makerMap["shark"]=MAKERP(TMakeEntity<CShark>);

Hence, given the type in a string, you look in the map, and then call the creation function.

IEntity *newentity = makerMap[entitytypename]->make();

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Thanks for the suggestion. I *think* I got implemented approximately something you describe and it seems to do what I wanted it to do. Only problem is I cannot easily initialize the objects properly in the maker, but I can probably 'fix' this by implementing a pimpl hierarchy for my objects and accepting a base pimpl as an argument in the make() method... Well I guess no one said flexibility in C++ was easy.

Thanks.

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Initializing the objects should probably happen in the constructor, so as to obey RAII, and to make creating entities in-game run through the same code path as creating entities on-load.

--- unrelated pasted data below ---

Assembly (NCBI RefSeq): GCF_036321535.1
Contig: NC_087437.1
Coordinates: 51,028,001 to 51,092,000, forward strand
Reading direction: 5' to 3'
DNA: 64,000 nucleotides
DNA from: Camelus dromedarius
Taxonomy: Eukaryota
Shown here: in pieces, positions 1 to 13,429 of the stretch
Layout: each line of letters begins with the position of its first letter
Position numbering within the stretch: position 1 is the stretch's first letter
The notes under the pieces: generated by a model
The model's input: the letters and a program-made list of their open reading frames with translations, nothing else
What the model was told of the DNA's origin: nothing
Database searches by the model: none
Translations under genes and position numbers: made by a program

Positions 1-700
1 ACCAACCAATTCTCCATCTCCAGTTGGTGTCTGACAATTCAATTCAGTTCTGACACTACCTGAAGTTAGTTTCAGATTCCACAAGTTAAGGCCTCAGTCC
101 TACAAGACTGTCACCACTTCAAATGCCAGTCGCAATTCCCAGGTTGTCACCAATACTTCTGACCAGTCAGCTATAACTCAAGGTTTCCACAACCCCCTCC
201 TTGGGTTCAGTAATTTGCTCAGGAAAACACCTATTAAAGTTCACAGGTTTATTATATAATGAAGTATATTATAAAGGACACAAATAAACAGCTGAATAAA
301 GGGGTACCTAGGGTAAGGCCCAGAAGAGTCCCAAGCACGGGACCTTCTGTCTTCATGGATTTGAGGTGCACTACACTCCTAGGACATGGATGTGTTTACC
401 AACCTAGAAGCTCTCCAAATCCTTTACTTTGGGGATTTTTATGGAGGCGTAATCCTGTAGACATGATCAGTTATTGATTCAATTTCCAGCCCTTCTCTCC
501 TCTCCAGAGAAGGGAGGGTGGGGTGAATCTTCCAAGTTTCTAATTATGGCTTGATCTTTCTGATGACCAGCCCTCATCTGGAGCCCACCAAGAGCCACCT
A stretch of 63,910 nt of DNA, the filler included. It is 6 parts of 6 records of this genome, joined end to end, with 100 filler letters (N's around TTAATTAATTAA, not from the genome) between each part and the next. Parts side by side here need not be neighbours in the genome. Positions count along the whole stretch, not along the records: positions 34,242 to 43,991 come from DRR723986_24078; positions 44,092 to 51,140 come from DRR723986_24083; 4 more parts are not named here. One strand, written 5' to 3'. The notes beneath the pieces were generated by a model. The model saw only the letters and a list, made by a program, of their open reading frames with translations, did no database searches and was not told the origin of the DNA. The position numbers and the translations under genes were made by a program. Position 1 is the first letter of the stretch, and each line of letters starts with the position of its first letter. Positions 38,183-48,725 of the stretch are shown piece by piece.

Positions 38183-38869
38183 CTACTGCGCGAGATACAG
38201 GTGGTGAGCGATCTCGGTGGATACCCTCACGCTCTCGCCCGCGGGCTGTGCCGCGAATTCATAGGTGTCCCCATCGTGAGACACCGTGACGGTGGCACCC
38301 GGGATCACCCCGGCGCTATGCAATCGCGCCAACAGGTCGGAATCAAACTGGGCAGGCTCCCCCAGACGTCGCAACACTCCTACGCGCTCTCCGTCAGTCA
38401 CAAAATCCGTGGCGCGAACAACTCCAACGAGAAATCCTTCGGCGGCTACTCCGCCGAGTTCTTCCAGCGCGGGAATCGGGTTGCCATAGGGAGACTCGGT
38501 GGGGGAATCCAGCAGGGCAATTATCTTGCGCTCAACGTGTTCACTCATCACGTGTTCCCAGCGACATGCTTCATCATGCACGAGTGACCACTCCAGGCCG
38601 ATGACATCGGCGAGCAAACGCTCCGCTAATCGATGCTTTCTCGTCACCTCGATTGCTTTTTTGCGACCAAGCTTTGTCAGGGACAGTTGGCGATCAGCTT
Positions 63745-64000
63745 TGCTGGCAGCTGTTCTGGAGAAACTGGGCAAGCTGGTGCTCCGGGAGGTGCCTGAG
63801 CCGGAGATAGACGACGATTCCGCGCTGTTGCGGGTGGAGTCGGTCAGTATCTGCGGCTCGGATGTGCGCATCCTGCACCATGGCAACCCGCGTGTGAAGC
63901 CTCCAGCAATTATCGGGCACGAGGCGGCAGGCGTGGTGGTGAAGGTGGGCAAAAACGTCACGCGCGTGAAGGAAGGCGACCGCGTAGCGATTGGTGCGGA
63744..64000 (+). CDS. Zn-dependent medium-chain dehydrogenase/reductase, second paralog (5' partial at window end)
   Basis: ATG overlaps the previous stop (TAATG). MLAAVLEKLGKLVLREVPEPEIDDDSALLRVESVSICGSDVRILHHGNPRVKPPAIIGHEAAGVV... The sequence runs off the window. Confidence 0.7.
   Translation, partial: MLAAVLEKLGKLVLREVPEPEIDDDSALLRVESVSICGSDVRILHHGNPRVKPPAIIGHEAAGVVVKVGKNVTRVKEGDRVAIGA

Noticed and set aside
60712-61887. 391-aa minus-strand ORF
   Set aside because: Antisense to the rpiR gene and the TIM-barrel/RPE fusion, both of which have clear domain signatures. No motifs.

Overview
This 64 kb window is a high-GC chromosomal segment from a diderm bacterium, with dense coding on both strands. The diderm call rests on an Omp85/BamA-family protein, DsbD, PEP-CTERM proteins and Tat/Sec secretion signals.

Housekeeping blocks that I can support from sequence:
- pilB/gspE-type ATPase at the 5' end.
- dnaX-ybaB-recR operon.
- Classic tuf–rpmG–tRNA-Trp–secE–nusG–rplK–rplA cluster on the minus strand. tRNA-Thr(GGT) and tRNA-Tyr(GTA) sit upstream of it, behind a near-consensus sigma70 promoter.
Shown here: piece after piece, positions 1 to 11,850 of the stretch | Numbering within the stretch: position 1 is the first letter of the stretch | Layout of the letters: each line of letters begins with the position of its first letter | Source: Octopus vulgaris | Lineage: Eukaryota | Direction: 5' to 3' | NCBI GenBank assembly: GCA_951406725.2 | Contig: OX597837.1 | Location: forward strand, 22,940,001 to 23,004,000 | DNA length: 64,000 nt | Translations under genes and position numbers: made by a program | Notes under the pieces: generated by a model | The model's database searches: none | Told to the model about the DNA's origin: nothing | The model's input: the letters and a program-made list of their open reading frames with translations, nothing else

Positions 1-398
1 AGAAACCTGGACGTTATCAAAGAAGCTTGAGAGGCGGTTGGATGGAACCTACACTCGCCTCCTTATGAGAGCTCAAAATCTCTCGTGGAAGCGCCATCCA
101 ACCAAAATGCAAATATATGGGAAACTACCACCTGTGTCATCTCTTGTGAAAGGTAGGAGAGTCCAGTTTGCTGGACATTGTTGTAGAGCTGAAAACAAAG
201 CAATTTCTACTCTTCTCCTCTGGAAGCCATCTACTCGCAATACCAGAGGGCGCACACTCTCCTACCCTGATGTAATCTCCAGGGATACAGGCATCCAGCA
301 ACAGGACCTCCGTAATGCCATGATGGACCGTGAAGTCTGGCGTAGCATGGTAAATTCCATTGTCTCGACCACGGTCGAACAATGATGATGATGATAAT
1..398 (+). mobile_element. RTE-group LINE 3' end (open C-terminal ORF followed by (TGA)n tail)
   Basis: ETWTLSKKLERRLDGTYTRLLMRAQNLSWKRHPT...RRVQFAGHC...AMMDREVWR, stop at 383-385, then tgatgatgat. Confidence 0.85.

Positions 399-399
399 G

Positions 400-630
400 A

What kind of data does an object need for initialization? You've said that you've got 'definitions' for entities in your map file. Can each definition be represented using a common type? A dictionary of (name, value) pairs, for example?

You could keep the templated maker function for entities that have no initialization (i.e. a constructor with no arguments), and then use partial template specialization to write makers that map entity-definition parts to entity-constructor arguments.

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Alright. This is the outline of the system at the moment. It is not actually a question of whether or not I can do it, it is just that the only way I see to do this requires downcasting. For my simple game that's probably all well and good but I'd still like to have compile-time errors rather than runtime errors.